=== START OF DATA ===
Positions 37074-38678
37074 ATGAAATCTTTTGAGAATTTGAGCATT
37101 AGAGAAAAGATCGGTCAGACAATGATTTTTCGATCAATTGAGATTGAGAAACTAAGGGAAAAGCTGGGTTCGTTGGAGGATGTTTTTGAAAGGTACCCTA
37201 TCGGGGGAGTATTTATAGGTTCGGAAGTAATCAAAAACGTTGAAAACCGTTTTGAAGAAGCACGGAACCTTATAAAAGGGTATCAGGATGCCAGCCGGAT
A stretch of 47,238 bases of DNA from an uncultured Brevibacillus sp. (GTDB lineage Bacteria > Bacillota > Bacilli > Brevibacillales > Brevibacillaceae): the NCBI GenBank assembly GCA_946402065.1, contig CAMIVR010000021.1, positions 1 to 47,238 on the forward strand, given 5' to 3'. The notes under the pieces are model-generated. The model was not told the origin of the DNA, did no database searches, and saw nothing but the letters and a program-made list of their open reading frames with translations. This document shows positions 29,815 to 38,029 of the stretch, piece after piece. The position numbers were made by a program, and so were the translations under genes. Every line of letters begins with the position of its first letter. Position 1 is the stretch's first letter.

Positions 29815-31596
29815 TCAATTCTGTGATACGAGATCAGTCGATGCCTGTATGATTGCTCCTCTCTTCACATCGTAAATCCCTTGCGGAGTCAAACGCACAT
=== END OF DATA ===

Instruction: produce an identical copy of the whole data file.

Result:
Positions 37074-38678
37074 ATGAAATCTTTTGAGAATTTGAGCATT
37101 AGAGAAAAGATCGGTCAGACAATGATTTTTCGATCAATTGAGATTGAGAAACTAAGGGAAAAGCTGGGTTCGTTGGAGGATGTTTTTGAAAGGTACCCTA
37201 TCGGGGGAGTATTTATAGGTTCGGAAGTAATCAAAAACGTTGAAAACCGTTTTGAAGAAGCACGGAACCTTATAAAAGGGTATCAGGATGCCAGCCGGAT
A stretch of 47,238 bases of DNA from an uncultured Brevibacillus sp. (GTDB lineage Bacteria > Bacillota > Bacilli > Brevibacillales > Brevibacillaceae): the NCBI GenBank assembly GCA_946402065.1, contig CAMIVR010000021.1, positions 1 to 47,238 on the forward strand, given 5' to 3'. The notes under the pieces are model-generated. The model was not told the origin of the DNA, did no database searches, and saw nothing but the letters and a program-made list of their open reading frames with translations. This document shows positions 29,815 to 38,029 of the stretch, piece after piece. The position numbers were made by a program, and so were the translations under genes. Every line of letters begins with the position of its first letter. Position 1 is the stretch's first letter.

Positions 29815-31596
29815 TCAATTCTGTGATACGAGATCAGTCGATGCCTGTATGATTGCTCCTCTCTTCACATCGTAAATCCCTTGCGGAGTCAAACGCACAT